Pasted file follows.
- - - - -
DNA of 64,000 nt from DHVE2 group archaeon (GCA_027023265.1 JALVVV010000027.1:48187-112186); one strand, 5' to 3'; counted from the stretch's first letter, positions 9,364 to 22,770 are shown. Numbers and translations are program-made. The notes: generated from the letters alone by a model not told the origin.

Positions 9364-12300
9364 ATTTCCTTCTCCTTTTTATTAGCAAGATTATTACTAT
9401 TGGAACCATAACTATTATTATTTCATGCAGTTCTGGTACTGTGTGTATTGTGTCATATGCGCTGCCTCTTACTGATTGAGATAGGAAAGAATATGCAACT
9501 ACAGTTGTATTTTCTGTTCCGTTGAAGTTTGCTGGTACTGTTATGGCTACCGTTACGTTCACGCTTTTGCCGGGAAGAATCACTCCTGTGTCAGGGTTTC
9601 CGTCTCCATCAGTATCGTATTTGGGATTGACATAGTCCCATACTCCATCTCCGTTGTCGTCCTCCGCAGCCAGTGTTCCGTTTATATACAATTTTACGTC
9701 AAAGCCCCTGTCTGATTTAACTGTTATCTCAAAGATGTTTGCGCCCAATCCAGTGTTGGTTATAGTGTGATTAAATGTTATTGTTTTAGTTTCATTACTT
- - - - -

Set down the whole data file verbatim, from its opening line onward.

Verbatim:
DNA of 64,000 nt from DHVE2 group archaeon (GCA_027023265.1 JALVVV010000027.1:48187-112186); one strand, 5' to 3'; counted from the stretch's first letter, positions 9,364 to 22,770 are shown. Numbers and translations are program-made. The notes: generated from the letters alone by a model not told the origin.

Positions 9364-12300
9364 ATTTCCTTCTCCTTTTTATTAGCAAGATTATTACTAT
9401 TGGAACCATAACTATTATTATTTCATGCAGTTCTGGTACTGTGTGTATTGTGTCATATGCGCTGCCTCTTACTGATTGAGATAGGAAAGAATATGCAACT
9501 ACAGTTGTATTTTCTGTTCCGTTGAAGTTTGCTGGTACTGTTATGGCTACCGTTACGTTCACGCTTTTGCCGGGAAGAATCACTCCTGTGTCAGGGTTTC
9601 CGTCTCCATCAGTATCGTATTTGGGATTGACATAGTCCCATACTCCATCTCCGTTGTCGTCCTCCGCAGCCAGTGTTCCGTTTATATACAATTTTACGTC
9701 AAAGCCCCTGTCTGATTTAACTGTTATCTCAAAGATGTTTGCGCCCAATCCAGTGTTGGTTATAGTGTGATTAAATGTTATTGTTTTAGTTTCATTACTT